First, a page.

WASHINGTON, DC—Resources for the Future (RFF) today released a new installment of Resources Radio: “Was Madrid a COP-Out? Assessing COP25, with Nathaniel Keohane.”
In this episode, host Daniel Raimi talks with Nathaniel Keohane, senior vice president for climate at Environmental Defense Fund and a former special assistant for energy and environment in the Obama administration. Keohane assesses the outcomes of this year’s annual international climate negotiations, otherwise known as COP25. He provides an overview of the goals of the conference; whether those goals were achieved; and several other issues, including conference protests, the role of the US delegation, and what to look for at next year’s COP26.
Notable quotes from the podcast:
- Outcomes of COP25: “I think we have to be honest and say [COP25] was pretty much a complete failure … They managed to salvage some decisions, [but] … there was no agreement on carbon market guidance for the second year in a row. They did make progress, but they weren't able to bring it home.”―Nathaniel Keohane (13:07)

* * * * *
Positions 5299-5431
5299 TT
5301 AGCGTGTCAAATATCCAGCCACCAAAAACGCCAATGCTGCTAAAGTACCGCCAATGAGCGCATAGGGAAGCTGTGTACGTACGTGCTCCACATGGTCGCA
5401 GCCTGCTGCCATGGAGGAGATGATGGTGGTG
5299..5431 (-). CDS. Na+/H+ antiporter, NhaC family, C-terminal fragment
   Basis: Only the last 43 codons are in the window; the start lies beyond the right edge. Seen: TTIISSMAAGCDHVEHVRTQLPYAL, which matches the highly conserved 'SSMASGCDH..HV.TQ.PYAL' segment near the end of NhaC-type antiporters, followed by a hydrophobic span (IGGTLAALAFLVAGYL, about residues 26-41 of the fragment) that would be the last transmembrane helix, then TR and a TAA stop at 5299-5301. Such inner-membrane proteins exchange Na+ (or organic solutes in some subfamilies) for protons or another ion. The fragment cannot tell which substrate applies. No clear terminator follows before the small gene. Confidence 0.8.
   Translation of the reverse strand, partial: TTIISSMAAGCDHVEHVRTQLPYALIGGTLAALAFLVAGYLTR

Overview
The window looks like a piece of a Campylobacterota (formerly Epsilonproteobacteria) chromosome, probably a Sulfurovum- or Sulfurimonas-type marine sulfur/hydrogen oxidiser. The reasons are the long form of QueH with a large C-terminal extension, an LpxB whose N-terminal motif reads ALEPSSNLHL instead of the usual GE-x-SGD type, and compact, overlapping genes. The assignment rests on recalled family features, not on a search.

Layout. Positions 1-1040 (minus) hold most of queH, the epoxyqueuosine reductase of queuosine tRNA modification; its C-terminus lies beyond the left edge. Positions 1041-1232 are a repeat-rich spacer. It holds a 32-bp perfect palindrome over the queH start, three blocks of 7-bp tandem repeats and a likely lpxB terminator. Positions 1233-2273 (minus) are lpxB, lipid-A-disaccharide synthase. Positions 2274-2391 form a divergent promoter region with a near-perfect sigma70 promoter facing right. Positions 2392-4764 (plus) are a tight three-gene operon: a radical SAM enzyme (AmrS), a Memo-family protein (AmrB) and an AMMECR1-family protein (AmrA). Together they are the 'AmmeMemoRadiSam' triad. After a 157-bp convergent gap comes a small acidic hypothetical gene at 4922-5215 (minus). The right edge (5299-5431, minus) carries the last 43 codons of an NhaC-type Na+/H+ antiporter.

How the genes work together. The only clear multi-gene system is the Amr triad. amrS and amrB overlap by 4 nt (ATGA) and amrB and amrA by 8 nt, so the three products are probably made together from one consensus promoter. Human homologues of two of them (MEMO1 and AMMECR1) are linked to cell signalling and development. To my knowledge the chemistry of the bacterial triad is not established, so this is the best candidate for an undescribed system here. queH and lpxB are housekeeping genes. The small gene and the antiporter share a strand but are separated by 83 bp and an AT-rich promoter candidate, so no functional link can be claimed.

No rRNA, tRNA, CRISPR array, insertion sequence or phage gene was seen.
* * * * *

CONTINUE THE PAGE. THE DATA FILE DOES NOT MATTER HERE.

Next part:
- Increasing ambition in emissions reductions: “One thing we really need is more ambition … [I]f countries get together, and they can take advantage of markets to find the emissions reductions wherever and whenever they can be done most quickly and cheaply, that can raise the overall ambition that can increase overall emissions reductions.”―Nathaniel Keohane (16:40)
- Carbon markets: “Countries that are really serious about markets can and should start agreeing on their own rules for high integrity emissions trading. And we think they could start doing that right away, and then the UN could catch up. Law could follow practice, in that case.”―Nathaniel Keohane (28:22)
- Climate activism: “The gap between what the public is demanding, what citizens are demanding, what youth in particular are demanding in terms of action, and what the UN process is delivering—that gap is wider than ever. And that's partly because the UN processes are slowing down; we’re in a lull. And it's largely because there's so much more awareness and demands from the youth and from other activists.”―Nathaniel Keohane (29:45)
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